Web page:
Posted on: 21 August 2017
When your child's kindergarten session ends before your working day does, you'll find yourself wondering how you're going to juggle your work and home life. Finding after-school child care may seem like a logistical headache, but it only takes a little forward planning to find a solution that suits your family's needs.
Adjusting your working hours
Initially, you may want to consider adjusting your working hours, if it's possible to do so. Starting work earlier or rearranging your shifts so you can share child care responsibilities with your partner, a relative, or a friend may help you avoid the need to pay for a babysitter or care provider.
Arrange a care roster with your friends
If you're working on a part-time basis and have friends who are doing the same, you could negotiate a care roster with them so you share the burden of child care. While this is a cost-effective means of finding after-school care, you should remain mindful of the fact that illness, special occasions, and holidays can cause disruption to your arrangments. As such, having a babysitter on hand for last-minute emergencies is advisable.
Find a student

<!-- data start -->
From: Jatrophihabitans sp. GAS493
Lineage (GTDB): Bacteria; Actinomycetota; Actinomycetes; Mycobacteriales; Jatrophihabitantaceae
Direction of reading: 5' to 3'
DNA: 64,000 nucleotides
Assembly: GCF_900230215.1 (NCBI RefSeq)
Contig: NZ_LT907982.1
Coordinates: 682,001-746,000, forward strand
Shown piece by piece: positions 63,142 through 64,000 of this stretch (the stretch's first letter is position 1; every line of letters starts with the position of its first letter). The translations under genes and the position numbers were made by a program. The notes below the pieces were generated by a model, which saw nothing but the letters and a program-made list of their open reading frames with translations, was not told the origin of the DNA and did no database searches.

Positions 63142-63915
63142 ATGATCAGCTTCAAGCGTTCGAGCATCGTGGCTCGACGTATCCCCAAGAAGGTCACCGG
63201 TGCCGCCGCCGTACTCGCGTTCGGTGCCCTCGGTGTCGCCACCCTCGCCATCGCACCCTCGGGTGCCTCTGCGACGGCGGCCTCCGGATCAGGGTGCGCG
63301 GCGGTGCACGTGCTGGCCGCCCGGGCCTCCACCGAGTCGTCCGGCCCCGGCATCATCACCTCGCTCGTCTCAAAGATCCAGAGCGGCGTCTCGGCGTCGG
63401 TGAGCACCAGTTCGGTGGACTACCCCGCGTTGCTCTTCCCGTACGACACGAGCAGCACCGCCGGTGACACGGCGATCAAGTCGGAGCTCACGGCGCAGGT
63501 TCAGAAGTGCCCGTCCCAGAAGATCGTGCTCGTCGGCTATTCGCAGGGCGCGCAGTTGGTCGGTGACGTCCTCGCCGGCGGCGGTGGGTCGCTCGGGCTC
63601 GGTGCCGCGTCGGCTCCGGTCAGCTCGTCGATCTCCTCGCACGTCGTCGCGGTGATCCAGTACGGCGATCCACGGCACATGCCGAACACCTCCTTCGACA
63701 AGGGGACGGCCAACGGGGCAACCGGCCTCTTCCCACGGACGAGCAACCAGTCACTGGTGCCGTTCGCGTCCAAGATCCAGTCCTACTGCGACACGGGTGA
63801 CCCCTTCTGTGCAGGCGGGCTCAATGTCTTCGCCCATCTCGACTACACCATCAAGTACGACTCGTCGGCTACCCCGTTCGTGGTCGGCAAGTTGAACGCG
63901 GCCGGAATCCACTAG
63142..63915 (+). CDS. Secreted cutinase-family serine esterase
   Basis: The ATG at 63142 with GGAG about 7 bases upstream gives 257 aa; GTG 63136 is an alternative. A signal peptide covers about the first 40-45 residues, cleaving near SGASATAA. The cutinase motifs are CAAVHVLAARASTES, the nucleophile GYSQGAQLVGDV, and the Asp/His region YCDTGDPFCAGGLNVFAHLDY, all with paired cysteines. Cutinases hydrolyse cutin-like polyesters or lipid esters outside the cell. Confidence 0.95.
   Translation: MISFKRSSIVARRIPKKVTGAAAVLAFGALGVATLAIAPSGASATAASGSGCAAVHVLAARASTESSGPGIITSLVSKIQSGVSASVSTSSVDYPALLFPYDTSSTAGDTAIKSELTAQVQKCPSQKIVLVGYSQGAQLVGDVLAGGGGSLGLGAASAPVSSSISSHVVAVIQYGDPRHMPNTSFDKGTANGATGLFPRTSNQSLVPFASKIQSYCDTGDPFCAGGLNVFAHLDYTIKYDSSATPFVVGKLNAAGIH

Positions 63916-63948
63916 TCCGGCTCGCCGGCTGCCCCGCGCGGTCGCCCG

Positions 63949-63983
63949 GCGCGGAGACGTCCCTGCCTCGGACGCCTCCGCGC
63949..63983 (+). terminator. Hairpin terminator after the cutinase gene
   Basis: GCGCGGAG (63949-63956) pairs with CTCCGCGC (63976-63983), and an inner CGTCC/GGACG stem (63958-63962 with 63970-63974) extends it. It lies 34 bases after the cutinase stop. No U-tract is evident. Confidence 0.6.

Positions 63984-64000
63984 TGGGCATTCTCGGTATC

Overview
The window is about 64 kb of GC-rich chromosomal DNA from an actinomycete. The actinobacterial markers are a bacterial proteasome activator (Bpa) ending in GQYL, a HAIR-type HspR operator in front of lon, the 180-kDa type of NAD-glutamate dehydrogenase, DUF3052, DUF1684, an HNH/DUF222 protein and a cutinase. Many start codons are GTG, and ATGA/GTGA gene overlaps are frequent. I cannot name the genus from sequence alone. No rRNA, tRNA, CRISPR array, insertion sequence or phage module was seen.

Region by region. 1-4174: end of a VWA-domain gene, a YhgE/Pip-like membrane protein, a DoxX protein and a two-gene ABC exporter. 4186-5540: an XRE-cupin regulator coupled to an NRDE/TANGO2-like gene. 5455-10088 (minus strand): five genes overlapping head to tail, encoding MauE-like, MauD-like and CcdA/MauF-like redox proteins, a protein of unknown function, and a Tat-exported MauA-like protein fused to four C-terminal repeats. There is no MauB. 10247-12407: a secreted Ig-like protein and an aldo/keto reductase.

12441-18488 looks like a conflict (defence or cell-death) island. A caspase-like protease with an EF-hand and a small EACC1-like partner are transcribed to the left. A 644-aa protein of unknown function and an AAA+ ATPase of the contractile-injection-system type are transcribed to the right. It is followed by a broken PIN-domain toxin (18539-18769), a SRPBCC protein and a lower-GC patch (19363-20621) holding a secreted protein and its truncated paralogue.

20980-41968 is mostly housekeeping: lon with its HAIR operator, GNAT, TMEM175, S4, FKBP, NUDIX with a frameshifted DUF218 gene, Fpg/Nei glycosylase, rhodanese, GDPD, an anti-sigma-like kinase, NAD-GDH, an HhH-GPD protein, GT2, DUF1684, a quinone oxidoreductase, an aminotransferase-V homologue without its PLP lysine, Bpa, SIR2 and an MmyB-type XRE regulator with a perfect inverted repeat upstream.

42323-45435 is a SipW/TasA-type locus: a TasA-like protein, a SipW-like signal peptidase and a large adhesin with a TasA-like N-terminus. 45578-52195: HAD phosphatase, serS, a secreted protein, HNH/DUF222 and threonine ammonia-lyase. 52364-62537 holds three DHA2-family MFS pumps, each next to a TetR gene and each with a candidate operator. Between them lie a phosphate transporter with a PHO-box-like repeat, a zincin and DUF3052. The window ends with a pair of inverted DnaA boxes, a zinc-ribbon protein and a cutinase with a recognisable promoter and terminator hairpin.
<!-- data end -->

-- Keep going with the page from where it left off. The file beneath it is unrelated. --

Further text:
Students are often in need of extra cash, so you may want to find one through friends, a high school, or a local university. For peace of mind, consider finding someone who comes with recommendations or whose course requires a background check. Try to find a student who has their own transport or one who is within walking distance of your child's school and home.
Start liaising with your child's school
Some kindergartens offer their own after-school care programs or have associations with bodies that do. Such programs have a lot of input from qualified educators, which means your child will benefit from structured activities that enhance their education and provide them with a sense of well-being. One key benefit of an on-site program is that you don't have to worry about your child moving from place to place once the school day finishes.
In addition to considering your after-school options, you may want to look at holiday times. Once your children are older, they can benefit from residential holiday camps, but while they're younger, you may want to reach out to schools, museums, churches, and other local organisations that offer daytime summer camps. Remember, the best places often fill up early, which means you should make both your after-school and holiday care plans promptly to avoid disappointment and last-minute stresses.Share